Adriaan Basson

Bosasa affair shows that corruption and racism must fall

2018-09-03 10:48
Vincent Smith addresses the National Assembly during a report on the fitness of SABC board to hold office. (Lulama Zenzile, Gallo Images, Beeld, file)

Vincent Smith addresses the National Assembly during a report on the fitness of SABC board to hold office. (Lulama Zenzile, Gallo Images, Beeld, file)

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Sometimes a truth is so obvious that you don't see it until somebody actually verbalises it for the ear.

This happened to me last year when I attended a talk shop between a group of journalists, academics and politicians on the future of South Africa and politics.

After several inputs, Professor Xolela Mangcu, the Cape Town sociologist and author, said (and I paraphrase) that South Africa had two big problems: racism and corruption. The racists, he explained, point fingers at the corrupt to justify their hateful ways, and the corrupt point to the racists when they are caught with their hands in the cookie jar.

This was a lightbulb moment for me, as they say in the business books.

How many times have we heard corrupt politicians or businessmen pointing fingers at the "racist" or "untransformed" (a euphemism for racist) media, civil society or opposition parties when they are caught diverting taxpayers' money to the nearest BMW dealership?

Similarly, how many times have we heard racist "activists", estate agents or trolls pointing fingers at the "corrupt Jacob Zuma" or ANC when they are challenged about their vulgarities, born from a deep-seated sense of superiority?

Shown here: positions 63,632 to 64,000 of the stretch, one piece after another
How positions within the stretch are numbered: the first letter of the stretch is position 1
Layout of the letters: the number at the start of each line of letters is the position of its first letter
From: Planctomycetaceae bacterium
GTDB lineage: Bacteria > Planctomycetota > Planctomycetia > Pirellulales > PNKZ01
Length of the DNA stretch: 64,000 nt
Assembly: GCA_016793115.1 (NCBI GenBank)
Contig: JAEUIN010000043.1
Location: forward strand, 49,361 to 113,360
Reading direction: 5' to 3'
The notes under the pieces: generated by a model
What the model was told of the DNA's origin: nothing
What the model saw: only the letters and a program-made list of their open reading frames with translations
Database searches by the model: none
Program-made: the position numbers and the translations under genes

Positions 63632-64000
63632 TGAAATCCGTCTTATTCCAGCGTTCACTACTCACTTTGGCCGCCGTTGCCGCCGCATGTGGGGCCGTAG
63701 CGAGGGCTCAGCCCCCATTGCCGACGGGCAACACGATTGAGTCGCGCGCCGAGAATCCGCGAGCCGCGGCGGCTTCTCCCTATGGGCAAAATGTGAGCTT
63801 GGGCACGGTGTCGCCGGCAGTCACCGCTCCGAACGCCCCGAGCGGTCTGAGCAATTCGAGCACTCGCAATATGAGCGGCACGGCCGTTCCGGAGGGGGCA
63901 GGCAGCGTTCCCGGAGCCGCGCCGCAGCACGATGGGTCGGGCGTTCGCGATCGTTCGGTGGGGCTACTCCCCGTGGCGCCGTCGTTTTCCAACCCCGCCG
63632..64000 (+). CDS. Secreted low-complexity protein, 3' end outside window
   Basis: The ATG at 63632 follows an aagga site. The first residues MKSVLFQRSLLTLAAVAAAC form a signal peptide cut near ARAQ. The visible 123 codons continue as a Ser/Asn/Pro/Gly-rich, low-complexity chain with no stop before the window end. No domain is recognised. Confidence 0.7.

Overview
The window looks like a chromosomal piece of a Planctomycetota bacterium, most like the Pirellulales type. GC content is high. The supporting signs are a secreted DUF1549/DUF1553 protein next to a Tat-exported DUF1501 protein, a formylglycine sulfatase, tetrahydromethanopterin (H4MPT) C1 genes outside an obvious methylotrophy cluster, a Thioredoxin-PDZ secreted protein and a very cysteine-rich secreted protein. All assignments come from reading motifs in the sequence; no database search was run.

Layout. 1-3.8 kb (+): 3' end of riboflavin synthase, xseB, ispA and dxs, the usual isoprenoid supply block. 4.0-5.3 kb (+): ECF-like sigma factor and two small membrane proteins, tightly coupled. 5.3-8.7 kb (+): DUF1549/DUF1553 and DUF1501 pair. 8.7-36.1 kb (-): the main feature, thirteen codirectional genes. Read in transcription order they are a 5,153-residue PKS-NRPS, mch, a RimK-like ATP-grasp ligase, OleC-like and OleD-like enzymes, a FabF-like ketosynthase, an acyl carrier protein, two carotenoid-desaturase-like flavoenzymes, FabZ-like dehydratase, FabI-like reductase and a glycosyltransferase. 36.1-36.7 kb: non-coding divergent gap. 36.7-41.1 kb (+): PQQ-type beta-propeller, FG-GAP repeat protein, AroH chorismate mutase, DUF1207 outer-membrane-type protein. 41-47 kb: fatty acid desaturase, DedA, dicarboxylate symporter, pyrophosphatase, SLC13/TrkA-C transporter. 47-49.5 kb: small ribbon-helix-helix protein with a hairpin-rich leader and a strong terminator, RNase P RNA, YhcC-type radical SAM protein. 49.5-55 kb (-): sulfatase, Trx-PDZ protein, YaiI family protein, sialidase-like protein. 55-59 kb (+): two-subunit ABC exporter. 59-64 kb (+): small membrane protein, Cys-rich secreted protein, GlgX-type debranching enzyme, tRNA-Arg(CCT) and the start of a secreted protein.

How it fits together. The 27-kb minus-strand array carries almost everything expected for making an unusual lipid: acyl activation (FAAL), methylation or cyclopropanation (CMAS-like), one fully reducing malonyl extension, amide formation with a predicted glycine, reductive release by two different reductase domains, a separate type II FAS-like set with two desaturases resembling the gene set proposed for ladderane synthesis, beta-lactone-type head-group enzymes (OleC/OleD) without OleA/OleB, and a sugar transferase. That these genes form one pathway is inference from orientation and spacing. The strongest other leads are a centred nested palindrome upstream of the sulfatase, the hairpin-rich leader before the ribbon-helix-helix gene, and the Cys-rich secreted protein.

Of course, both racism and corruption must fall if we truly want to be a mature democracy in which each citizen is treated equally and fairly, irrespective of the colour of their skin, and in which every cent of state revenue is spent wisely to educate, cure and protect our people.

Little black book

There should be no debate about which one is worse: corruption and racism combined are a potent cancer that will destroy our social fabric and any chance we have to close the gap on vast inequality.

There is no clearer example of this than Sunday's two big Bosasa exposés on News24 and in City Press.

Bosasa, led by Gavin Watson of the infamous Watson-brothers clan from Port Elizabeth, is a blood-sucking parasite group of companies that live off government tenders from a range of state entities.

Before the Guptas even thought of capturing the state, Watson and co were already dishing out gifts to comrades and civil servants in an attempt to effectively privatise departments like correctional services (DCS), home affairs and social development.

Rumour is that Bosasa had a little black book with the names of several high-ranking politicians, government officials and parliamentarians who were on the company's unofficial payroll. (The company also used a different front company to pay its white employees to hide them from the books for a better BEE rating, but that is a story for another day.)